"Liz Figueroa Lies About Residence," Full Disclosure, 6/23
Lying by Example
Where are the adults? Who is in charge? What is wrong with all our leaders? Why do they think they are above the law? When we learn to lead by example, then California might have a chance.
it's a matter of fact
Standards Are Low
The amazing thing is that Alameda County voters will put one of these "truth-challenged" women into the supervisor seat. The voters' standards are at an all-time low.
Another amazing thing is that there is a strong chance that Oakland voters will put Don Perata in the mayor's office. Oakland voters have even lower standards than other Alameda County voters.
"Years in the Making, But Still a Secret," Feature, 6/16
Mandela Foods Cooperative Executive Director Dana Harvey defines food security as "all people having access to affordable, healthy, and culturally appropriate foods at all times." This seems a terribly elitist sentiment. I suspect that many of the lower-income folks who shop at the 99-cent store next door find that getting enough to eat on a tight budget is what entails real "food security," likely the reason they patronize the competition.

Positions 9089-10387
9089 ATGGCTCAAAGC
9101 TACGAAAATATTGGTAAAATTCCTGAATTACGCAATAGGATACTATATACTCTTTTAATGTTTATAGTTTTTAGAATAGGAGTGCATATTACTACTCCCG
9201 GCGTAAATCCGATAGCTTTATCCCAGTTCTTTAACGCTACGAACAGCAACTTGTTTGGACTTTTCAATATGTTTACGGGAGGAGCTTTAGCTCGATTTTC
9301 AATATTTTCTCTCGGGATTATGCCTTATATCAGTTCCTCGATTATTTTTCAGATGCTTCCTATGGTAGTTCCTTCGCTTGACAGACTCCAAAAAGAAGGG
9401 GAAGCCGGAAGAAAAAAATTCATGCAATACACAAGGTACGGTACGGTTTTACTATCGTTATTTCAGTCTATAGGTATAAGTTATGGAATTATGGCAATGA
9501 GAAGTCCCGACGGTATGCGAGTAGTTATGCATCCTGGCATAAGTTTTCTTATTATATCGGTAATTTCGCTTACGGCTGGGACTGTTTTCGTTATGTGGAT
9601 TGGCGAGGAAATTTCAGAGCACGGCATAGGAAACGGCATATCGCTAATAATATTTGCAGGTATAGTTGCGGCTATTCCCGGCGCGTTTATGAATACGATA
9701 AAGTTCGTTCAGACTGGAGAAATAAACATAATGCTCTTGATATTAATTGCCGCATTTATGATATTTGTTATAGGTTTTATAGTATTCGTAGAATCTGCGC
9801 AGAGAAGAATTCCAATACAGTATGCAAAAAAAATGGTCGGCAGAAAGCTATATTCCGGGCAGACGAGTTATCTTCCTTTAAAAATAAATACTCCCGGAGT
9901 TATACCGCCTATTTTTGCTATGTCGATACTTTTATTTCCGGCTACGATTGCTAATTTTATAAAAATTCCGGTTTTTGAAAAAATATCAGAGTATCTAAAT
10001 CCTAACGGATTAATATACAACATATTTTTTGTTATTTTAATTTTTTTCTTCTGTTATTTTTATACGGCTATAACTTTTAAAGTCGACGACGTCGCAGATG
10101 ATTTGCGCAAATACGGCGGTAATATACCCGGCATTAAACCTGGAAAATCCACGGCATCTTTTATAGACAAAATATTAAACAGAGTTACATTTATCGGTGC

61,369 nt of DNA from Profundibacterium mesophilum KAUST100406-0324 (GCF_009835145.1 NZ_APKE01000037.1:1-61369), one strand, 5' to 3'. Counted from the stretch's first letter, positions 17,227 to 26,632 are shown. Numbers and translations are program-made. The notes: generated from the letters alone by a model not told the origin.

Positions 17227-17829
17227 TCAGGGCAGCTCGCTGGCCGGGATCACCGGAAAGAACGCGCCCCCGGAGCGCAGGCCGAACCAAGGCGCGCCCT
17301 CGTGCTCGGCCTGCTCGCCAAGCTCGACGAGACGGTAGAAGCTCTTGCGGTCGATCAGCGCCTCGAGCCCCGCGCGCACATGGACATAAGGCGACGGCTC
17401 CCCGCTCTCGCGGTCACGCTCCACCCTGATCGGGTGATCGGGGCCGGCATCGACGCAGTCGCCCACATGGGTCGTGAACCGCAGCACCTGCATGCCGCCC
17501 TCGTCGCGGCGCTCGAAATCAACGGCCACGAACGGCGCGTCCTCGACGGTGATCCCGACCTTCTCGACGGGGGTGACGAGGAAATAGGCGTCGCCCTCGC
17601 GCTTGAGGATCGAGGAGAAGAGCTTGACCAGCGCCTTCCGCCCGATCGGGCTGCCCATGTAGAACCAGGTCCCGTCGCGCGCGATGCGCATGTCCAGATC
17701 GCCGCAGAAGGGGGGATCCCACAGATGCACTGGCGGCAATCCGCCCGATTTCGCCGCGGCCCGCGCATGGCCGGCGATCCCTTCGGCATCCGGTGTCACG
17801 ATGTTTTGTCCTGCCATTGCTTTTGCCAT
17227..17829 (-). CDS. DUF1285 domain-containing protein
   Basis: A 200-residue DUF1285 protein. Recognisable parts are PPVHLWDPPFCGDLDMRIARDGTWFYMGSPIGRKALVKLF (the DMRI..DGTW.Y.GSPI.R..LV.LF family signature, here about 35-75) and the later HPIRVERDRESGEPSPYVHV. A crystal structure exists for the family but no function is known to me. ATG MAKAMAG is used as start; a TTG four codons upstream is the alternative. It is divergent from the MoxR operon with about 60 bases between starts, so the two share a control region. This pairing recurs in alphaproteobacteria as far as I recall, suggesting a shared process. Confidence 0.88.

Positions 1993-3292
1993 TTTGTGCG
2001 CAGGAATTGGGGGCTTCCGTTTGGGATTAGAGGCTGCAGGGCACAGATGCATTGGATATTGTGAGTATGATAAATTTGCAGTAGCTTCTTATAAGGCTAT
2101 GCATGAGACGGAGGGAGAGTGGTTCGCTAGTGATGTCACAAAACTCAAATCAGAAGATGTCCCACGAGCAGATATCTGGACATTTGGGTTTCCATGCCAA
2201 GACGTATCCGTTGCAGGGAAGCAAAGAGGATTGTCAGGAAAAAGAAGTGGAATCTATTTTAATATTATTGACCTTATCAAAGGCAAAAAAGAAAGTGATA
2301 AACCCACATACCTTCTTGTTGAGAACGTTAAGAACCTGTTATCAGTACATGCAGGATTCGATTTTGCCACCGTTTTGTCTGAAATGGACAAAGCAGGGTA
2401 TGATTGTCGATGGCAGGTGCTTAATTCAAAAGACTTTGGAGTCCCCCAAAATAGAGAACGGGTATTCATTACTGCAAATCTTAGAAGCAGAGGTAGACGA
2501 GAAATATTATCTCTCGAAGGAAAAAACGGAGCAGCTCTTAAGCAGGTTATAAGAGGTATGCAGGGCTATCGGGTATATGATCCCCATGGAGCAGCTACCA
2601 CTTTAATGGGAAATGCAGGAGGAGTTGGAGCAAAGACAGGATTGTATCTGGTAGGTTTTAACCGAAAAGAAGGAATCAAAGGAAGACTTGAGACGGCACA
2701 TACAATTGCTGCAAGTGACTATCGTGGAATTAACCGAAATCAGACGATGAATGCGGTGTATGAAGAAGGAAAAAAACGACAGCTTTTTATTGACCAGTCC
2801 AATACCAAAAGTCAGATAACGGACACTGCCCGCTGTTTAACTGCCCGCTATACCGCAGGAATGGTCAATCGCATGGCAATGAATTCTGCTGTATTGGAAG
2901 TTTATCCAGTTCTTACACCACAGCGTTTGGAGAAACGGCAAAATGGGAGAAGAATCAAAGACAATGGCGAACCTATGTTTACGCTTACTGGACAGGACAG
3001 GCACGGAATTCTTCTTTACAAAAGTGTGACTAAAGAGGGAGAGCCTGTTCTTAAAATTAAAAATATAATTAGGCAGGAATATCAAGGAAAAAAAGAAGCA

Oakland yet again flushes hundreds of thousands of dollars down a rat hole that "sounds good" but only benefits a few, at the cost of further impoverishing the many. A business like this that can only be sustained via a massive infusion of public cash cannot be seen (except perhaps with rose-colored glasses) as a positive influence on the community at large, but as only as another of Oakland's glittering Potemkin Villages.